Thinking about purchasing your first home but still unsure about whether an FHA loan or conventional loan is best for you? While both are the leading product selections for borrowers wanting a low down payment, there are distinctions that may sway you to one loan product versus the other. FHA vs. conventional
The first thing we need to understand is what is an FHA loan’s main objective?
An FHA mortgage loan is insured by the Federal Housing Administration. This loan provides easier credit qualifying guidelines than all loans available. As a result its become an attractive choice for borrowers with lower credit scores and those with minimal down payment funds.
In contrast, conventional loans are not fully insured by any government agency and have stricter qualifying guidelines established by private lenders. Conventional loans include jumbo loans too. Jumbo loans are amounts over the conforming loan limit.
Conforming loans have conditions made by Fannie Mae and Freddie Mac, the two government-sponsored enterprises that buy conforming mortgages from lenders.
In general, conventional loans have tighter qualifying requirements in comparison to FHA loans.
Credit Score Differences in FHA vs. conventional
For either an FHA or conventional loan, lenders need to know your FICO credit score whichever loan choice you decide on.
With an FHA loan as low as 500 credit scores may be eligible provided that the borrower is able to bring in a 10 percent down payment. That said, if you have a 580 or above credit score, the down payment condition decreases to 3.5%, and the interest rate will be better.
Almost all conventional mortgage lenders have criteria that the borrower have a minimum 620 credit score to get approved. As with any mortgage loan, the higher your credit score, the lower your interest rate will be.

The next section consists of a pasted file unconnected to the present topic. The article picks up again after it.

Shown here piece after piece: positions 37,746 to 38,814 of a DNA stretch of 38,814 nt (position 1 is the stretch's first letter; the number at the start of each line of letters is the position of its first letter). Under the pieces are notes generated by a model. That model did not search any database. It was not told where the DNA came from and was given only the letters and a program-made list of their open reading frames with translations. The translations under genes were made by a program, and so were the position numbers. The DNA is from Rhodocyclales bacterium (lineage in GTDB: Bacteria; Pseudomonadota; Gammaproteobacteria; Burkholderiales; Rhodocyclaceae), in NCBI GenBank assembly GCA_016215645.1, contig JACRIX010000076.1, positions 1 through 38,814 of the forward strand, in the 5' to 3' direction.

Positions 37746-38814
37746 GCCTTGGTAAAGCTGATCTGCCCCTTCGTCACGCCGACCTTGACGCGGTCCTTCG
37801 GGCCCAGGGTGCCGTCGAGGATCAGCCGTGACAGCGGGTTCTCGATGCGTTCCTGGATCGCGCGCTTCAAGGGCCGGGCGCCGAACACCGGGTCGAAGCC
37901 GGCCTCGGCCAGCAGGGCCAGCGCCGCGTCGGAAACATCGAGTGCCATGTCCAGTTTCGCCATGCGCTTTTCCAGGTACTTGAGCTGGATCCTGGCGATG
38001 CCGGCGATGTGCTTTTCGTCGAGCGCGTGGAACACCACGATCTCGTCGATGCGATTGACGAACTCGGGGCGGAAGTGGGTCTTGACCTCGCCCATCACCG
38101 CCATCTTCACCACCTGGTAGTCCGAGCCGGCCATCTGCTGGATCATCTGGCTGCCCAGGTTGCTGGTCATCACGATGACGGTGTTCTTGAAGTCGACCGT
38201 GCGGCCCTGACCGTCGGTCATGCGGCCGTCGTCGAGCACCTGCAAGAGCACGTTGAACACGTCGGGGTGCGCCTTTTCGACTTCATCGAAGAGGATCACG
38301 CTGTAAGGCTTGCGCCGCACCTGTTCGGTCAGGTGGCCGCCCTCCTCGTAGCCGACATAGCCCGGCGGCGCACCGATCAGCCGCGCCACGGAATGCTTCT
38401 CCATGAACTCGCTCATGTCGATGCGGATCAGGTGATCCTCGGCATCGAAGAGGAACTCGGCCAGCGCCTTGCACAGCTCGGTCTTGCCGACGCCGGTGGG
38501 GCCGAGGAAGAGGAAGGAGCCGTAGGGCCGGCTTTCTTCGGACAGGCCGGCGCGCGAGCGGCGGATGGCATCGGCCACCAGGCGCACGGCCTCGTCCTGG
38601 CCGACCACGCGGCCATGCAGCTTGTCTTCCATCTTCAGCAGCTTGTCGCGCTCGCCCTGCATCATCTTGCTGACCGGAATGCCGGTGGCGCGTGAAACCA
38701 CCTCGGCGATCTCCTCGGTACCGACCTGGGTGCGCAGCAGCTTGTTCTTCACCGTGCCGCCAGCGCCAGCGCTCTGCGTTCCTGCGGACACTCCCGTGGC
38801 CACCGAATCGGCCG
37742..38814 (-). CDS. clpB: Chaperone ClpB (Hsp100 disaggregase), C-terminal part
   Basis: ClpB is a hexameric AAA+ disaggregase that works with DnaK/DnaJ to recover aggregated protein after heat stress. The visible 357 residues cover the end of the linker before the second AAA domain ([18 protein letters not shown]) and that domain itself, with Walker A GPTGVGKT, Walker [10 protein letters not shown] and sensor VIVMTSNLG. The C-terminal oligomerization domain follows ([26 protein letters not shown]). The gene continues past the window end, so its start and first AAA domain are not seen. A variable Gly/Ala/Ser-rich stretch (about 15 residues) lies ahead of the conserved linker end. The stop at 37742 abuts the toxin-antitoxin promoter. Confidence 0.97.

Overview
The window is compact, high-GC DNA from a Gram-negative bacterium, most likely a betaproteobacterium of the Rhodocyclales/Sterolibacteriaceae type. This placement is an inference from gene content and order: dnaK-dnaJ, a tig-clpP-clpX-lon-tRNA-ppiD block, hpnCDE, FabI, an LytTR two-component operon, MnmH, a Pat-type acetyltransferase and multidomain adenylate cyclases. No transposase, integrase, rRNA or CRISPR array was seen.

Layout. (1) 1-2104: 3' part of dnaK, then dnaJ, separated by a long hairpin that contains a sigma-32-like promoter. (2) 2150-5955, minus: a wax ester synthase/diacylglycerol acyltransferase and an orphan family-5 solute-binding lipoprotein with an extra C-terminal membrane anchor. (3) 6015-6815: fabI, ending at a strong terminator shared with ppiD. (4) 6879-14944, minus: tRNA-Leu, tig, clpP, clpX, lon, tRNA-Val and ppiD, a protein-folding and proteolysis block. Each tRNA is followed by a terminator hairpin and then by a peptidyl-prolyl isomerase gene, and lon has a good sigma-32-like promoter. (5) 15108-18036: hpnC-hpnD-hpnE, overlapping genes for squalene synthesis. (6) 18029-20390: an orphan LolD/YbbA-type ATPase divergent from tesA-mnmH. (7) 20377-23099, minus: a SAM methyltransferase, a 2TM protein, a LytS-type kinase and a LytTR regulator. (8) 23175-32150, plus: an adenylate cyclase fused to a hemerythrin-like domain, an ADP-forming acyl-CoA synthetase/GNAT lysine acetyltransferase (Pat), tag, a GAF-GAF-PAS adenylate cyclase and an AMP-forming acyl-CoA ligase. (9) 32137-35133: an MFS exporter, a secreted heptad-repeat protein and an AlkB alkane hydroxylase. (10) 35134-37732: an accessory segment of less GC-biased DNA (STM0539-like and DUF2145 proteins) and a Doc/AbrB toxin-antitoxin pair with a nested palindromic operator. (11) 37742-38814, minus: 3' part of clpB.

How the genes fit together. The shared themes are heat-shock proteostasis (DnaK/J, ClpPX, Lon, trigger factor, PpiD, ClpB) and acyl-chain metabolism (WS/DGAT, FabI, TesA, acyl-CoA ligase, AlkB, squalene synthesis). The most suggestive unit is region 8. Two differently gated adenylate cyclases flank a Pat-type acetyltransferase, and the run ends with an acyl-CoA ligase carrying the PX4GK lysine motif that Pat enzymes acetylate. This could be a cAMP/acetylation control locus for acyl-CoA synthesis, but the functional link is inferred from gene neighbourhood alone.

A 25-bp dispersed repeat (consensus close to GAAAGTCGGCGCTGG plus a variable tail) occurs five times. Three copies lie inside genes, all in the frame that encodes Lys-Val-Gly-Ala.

Keep in mind that if you have a bankruptcy you must wait four years to apply and as much as seven years following a foreclosure.
Down Payment Requirements- FHA vs. conventional
Conventional loans require a minimum of 3% down payment despite the popular perception that 20% is required. Although, this requirement may differ from one lender to the next. Some bank and mortgage lenders will have overlays and lend conservatively by requiring 5 or 10% down payments from their borrowers.
Take into account that if when you bring less than 20% down, you’ll need to pay PMI (Private Mortgage Insurance) premium until the loan to value reaches 80 or less. This means your home’s value must increase to 20% more than what you bought it for.
A 10% down payment is the requirement for FHA homebuyers with a credit score between 500 and 579. While a 580 credit score makes it possible for a down payment of just 3.5%.
Debt to Income (DTI) Requirements
Your DTI is the percentage of your monthly income that is used to make payments on your debts such as your car or truck, student loans, credit cards, personal loans and your housing payment. It’s calculated by dividing your total debt by your gross income.
Similar to their easy credit score guidelines, FHA loans also have less strict DTI requirements. The maximum DTI for FHA loans is 57%. Although, in some cases it may be less after an underwriter reviews your application.
There’s not a DTI ratio etched in stone for conventional loans but for the most part, you’ll want a DTI of 50% or under. Having said that, there are several scenarios where borrowers may still qualify with a DTI with as much as 65%.
FHA and conventional loans have loan limits that adjust annually, according to whether home prices appreciate or decline.
FHA Loan Limits
For 2022, the maximum loan amount for an FHA loan is $420,680. It can go as high as $970,800 if you are in a high-cost area in the U.S.
Conventional Loan Limits
In 2022, the maximum conforming loan amount is $647,200, with a cap of $970,800 for high-cost areas on single family, condo or townhouses.
Mortgage insurance protects lenders in case you default on your loan.
You are required to pay MIP (Mortgage Insurance Premium) for as long as you have the FHA loan except if you bring in a 10% or higher down payment, whereby the insurance premium will be removed once eleven years has passed.
If you bring in a down payment under 20% with a conventional loan, you need to pay for PMI (Private Mortgage Insurance). However, PMI may be taken off as soon as your home obtains 20% equity.
Ready to apply?
Deciding on which loan type is best for you can be confusing, and lots of variables confirm which choice is best. The good news is you have licensed lending professionals to guide you about which loan fits your needs and requirements.